Posts: 5887 | Location: Colorado | Registered: January 26, 2008Reply With QuoteReport This Post
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I’ve done some ‘primitive’ over the years, from black powder to now the modern substitutes. The vast majority has been gearing up for deer hunting, extended seasons, IL rules mostly.

I did have a few black powder revolvers growing up, a Navy 36 cal one of the longest. I bought it when I was to young for a real handgun, even bagged a few things with it.

Now I just about only use Blackhorn 209 powder in my Knight inline. It’s more forgiving than black with cleaning, still don’t let it sit long after shooting.

It takes a bit more fiddling to use a M-L rifle, but it stacks deer up almost as well as a single-shot 308.
 
Posts: 3659 | Location: WI | Registered: February 29, 2012Reply With QuoteReport This Post
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Black powder has never been an interest of mine either. In this video, I am more interested in the mechanics and the internals of the design. I've never thought about how this class of firearms need to be maintained, until now.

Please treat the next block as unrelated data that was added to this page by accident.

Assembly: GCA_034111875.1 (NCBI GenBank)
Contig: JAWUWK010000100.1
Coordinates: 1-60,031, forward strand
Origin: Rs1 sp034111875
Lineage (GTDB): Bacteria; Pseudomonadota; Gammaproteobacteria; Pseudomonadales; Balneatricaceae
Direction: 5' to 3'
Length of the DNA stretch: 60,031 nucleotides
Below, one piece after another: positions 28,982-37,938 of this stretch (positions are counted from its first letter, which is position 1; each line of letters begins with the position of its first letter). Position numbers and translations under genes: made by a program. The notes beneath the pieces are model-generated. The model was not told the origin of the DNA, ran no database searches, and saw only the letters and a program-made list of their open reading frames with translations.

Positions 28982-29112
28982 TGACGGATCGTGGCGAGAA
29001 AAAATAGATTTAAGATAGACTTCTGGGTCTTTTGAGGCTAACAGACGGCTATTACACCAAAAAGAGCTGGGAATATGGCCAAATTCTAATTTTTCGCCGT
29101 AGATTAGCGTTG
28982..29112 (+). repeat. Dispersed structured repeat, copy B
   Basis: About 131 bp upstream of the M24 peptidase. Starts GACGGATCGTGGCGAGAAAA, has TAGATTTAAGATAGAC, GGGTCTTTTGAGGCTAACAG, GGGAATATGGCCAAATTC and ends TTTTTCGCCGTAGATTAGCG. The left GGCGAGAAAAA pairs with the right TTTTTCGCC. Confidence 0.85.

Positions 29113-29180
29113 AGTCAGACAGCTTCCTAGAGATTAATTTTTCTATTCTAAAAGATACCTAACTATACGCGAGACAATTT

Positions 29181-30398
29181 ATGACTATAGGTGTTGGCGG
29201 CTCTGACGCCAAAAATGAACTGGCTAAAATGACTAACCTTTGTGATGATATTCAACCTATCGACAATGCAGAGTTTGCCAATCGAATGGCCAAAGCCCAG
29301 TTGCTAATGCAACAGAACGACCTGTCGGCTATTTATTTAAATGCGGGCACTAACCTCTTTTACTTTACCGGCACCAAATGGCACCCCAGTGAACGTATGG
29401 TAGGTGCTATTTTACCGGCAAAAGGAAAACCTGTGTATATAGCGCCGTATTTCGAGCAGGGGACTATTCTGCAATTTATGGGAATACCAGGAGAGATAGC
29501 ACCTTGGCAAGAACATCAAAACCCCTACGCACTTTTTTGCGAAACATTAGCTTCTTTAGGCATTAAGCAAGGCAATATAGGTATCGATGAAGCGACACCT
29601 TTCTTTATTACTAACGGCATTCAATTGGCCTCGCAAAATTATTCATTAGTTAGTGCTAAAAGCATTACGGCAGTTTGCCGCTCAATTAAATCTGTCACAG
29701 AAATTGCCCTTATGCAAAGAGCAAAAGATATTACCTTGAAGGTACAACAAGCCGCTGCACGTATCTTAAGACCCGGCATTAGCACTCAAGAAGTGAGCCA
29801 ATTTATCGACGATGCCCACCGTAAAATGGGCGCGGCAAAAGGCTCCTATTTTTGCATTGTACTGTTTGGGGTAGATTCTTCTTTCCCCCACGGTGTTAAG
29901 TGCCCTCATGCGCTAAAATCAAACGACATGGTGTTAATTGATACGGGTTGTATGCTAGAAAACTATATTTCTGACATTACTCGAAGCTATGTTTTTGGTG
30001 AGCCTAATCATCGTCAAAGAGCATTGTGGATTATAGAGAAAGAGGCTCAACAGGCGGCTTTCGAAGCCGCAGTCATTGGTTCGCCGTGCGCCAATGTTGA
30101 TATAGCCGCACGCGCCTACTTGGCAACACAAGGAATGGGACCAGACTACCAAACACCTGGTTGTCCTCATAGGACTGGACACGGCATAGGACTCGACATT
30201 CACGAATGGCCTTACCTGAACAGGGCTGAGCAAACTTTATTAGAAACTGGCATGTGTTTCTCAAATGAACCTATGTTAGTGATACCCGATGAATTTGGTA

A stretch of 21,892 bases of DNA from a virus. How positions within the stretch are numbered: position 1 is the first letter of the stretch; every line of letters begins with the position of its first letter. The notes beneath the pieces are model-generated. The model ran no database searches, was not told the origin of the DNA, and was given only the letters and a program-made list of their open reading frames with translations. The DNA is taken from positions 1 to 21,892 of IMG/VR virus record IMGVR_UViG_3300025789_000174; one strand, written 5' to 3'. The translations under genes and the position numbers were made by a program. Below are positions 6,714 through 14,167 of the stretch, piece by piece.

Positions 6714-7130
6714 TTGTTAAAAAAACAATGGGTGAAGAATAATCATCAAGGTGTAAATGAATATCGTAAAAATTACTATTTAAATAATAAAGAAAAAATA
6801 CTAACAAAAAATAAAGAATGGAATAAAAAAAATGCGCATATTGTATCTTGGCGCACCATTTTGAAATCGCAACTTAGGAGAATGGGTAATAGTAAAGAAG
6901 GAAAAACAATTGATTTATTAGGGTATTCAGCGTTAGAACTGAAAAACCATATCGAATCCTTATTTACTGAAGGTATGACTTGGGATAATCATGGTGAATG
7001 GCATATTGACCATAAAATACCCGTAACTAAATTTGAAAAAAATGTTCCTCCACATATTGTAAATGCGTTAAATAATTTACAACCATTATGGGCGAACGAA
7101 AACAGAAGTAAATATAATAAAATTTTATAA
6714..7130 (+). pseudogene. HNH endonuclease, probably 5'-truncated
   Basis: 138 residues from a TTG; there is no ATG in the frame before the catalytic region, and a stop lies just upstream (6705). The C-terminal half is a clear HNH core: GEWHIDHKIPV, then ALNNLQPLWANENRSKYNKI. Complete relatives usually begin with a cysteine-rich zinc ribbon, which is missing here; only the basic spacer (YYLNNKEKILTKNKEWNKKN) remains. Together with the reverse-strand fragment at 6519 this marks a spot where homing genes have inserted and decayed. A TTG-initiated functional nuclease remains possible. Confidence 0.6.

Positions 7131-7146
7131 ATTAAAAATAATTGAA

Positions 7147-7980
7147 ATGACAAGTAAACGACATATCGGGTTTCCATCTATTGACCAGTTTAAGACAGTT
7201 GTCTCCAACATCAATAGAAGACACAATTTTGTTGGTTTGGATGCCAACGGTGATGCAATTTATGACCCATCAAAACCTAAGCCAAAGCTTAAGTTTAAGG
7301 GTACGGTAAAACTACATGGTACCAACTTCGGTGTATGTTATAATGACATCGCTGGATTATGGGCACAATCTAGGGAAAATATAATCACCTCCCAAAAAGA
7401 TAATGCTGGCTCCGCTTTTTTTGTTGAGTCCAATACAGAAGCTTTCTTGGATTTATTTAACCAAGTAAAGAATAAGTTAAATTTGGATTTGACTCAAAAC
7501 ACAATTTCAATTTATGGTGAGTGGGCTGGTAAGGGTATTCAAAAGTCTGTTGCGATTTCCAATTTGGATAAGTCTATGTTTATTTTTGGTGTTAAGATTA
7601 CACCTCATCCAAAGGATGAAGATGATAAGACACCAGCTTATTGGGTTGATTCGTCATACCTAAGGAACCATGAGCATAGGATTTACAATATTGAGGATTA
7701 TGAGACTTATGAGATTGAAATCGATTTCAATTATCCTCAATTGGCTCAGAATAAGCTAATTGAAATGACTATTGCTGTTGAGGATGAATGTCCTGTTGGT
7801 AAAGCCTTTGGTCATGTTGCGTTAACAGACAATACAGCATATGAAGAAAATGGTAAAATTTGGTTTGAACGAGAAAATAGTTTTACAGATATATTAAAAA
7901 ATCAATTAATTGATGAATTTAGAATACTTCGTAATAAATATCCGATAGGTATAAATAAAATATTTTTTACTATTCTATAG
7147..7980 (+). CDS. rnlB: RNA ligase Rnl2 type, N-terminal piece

.
 
Posts: 2438 | Location: San Diego, CA  | Registered: July 14, 2009Reply With QuoteReport This Post
Go ahead punk, make my day
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quote:
Originally posted by smithnsig:
I always find it a bit odd that those guys do all that, dress like that.....then post it on a social media account, with an iPhone. Just seems a bit hokey.